Wednesday 29 August 2007

These men should be dead

Anyone unfortunate enough to listen to the intolerably smug Eddie Mair on the PM programme yesterday, when he interviewed the forces minister Bob Ainsworth, may have recognised a common BBC technique.

Ostensibly, the interview was about the unfortunate Ben Parkinson. He had suffered terrible injuries when the WIMIK Land Rover in which he had been riding had been hit by a mine, and had since been awarded what was described as "paltry damages".

But, from the way Mair conducted his line of questioning of the minister, it was easy to discern that he wanted one thing – a personal admission from the minister that he thought the level of compensation awarded was "inadequate" – the game here to capture a damaging sound bite that could then be used on subsequent news bulletins, and perhaps be picked up by the print media.

So obsessed with his little game was Mair that he failed to pick up an outrageous assertion made by Ainsworth. The minister had it that the reason soldiers like Ben Parkinson were surviving was "better armoured vehicles", which allowed them to survive when, previously, they would have been killed.

Yet, as even the Daily Mail story made clear, Parkinson was riding in an "unprotected Land Rover". Ainsworth's point, which has some general validity, was wholly untrue in this incident. Had the soldier been riding in a properly protected vehicle, he would have been uninjured, and would still be serving in the Army.

That we can make such an assertion with such confidence stems from a remarkable report in The Northern Echo which features three soldiers (pictured above) who, "owe their lives to a new £500,000 vehicle". They were all in Mastiff armoured personnel carriers when they hit landmines or were attacked by Taliban fighters with rocket-propelled grenades (RPGs).

One solider, Private Stephen Mac-Lauchlan, from York, survived four RPGs hitting his vehicle. One struck the windscreen and exploded, but failed to penetrate the toughened 6in glass. Another hit armour on the side of the vehicle and exploded harmlessly, while the other two hit the fuel tank, but only left it badly dented. Said Pte MacLauchlan, "If I had been in any other armoured personnel carrier, I would almost certainly be dead now."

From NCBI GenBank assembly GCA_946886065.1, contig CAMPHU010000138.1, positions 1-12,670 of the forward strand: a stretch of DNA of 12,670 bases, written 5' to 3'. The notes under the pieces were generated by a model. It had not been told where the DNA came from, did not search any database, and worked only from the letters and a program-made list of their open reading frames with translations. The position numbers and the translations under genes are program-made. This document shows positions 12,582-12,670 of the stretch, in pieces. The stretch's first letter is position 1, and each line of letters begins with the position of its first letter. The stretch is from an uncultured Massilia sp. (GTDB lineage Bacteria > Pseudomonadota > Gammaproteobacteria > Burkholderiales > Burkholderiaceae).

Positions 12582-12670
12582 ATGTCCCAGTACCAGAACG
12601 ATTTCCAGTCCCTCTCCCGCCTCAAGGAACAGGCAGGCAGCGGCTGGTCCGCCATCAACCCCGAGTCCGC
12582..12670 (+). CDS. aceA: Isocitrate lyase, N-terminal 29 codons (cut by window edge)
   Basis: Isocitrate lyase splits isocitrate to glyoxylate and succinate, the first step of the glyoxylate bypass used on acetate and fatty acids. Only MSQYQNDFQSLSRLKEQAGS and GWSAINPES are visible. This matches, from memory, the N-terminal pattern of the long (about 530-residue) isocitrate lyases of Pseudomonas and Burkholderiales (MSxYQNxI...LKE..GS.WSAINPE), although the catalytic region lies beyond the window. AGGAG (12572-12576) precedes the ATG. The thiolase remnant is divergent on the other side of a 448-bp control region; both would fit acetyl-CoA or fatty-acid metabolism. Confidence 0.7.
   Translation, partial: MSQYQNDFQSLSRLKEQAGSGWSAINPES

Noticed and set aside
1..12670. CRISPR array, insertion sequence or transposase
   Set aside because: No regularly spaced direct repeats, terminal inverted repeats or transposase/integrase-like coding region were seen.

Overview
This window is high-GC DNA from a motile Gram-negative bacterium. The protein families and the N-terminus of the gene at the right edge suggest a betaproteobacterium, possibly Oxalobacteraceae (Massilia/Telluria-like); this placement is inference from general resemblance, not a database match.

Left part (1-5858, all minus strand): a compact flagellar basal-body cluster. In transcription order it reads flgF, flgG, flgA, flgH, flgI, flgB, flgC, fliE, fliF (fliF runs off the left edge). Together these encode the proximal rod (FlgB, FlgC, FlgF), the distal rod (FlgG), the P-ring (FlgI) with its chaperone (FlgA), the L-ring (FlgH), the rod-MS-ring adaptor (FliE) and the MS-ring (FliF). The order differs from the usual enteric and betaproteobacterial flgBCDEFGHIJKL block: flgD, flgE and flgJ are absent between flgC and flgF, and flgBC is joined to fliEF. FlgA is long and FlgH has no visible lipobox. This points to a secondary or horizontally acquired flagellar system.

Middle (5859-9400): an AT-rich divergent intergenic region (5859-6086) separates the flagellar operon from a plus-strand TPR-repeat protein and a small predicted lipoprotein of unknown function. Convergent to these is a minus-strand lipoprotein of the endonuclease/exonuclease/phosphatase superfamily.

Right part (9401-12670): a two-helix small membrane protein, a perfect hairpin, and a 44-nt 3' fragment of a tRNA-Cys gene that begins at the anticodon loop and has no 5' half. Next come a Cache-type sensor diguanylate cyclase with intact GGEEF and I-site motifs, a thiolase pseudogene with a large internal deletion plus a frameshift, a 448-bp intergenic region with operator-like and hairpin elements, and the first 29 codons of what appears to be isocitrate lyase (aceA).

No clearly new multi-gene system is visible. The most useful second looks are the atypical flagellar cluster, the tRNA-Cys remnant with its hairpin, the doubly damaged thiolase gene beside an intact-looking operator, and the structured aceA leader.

Pte Lee Ashton, on the other hand, was on a mission to supply food and water to frontline troops, when his vehicle hit an anti-tank mine. He said: "It blew the front tyre off and the wheel arch, but it kept driving. It just felt like we had hit a huge pothole. I only realised we had hit a mine when I saw the tyre was off. A big cloud of dust came in through the vents into the cab. The man on top-cover then shouted that we had hit a mine. "It was a big anti-tank mine and if I had been in any other vehicle, I would probably be dead."

Then there was Pte Lee Jones, 24, from Penrith, Cumbria. He was also in a Mastiff when it hit an anti-tank mine. He said: "There was big explosion and a lot of dust. It lifted the vehicle between seven and 8ft. It was like a car crash. It blew the front wheels off, but this vehicle is brilliant. It saved my life. It has saved a lot of lives."